In 2010, Jennifer Knapp, who was a popular Christian singer in the late 1990s, also came out as gay.
Columnist and radio host Michael Brown had said at the time in a column on Vicky Beeching coming out: "If 10,000 pastors declared they were gay tomorrow, it would not change the truth of the Bible one iota. If 10,000 worship leaders declared that God had made them gay, it would not change a single scriptural truth.
"As I have emphasized repeatedly, despite the increasing number of professing 'gay Christians' ... there are 'no new textual, archeological, sociological, anthropological, or philological discoveries [that] have been made in the last fifty years that would cause us to read any of these biblical texts differently.'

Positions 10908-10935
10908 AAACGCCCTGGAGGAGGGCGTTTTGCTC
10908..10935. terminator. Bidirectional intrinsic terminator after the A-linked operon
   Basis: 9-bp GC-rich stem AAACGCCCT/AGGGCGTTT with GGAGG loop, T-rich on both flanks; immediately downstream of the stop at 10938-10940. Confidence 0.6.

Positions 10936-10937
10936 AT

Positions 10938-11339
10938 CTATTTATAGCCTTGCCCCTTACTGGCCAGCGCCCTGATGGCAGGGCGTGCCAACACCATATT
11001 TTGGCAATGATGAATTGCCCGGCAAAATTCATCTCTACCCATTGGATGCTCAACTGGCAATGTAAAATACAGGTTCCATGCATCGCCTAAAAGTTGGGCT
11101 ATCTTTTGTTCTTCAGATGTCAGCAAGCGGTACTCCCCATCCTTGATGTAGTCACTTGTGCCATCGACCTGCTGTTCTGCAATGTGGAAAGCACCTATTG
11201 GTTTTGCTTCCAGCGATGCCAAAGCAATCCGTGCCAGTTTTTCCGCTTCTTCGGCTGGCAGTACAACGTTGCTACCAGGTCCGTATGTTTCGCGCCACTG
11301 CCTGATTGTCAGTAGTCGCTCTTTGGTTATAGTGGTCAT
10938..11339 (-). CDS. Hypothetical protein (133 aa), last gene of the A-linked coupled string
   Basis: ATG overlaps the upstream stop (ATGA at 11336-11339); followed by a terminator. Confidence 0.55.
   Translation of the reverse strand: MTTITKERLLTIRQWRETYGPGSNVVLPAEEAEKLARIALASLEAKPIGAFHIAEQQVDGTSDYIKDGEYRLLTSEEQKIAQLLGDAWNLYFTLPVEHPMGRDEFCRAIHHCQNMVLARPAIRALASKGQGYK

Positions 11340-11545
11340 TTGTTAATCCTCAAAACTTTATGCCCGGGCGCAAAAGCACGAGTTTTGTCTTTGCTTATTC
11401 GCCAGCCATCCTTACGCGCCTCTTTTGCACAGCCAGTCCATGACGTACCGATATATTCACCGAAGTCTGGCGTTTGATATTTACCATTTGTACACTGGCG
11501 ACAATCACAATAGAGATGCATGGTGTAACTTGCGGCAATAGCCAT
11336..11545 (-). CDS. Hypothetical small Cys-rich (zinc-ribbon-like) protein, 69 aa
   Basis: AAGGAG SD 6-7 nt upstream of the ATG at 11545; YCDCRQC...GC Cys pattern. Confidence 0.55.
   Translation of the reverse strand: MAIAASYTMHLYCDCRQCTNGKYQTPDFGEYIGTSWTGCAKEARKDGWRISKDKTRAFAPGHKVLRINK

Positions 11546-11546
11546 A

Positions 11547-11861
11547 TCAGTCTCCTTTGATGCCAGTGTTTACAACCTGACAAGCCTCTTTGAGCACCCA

"And so, once more, we see the fundamental error of 'gay Christianity,' namely, people interpreting the Bible through the lens of their sexuality rather than interpreting their sexuality through the lens of the Bible."
As for Pearson, he admitted that he never liked the formula that record labels used to sell albums in the Christian music industry because he had no desire to make music for just Christians or Christian radio.
"I feel like we always tried to be true to who we wanted to be. And I still want to do that. Be true to who I am, and what kind of music I want to do. I never wanted to just make music for Christians, or Christian radio, but I have always wanted to be honest in my music. A lot of being honest in my music is talking about my faith, but it's also talking about all kinds of other things. I plan to continue to do all of that. I realize a lot of gate holders in that industry may want to never play my songs again, due to fear — but I also think the world is changing —and I think there are a lot of people out there that want to be a part of this conversation. So, wherever people are willing to listen to my music and my story, I will go," he said.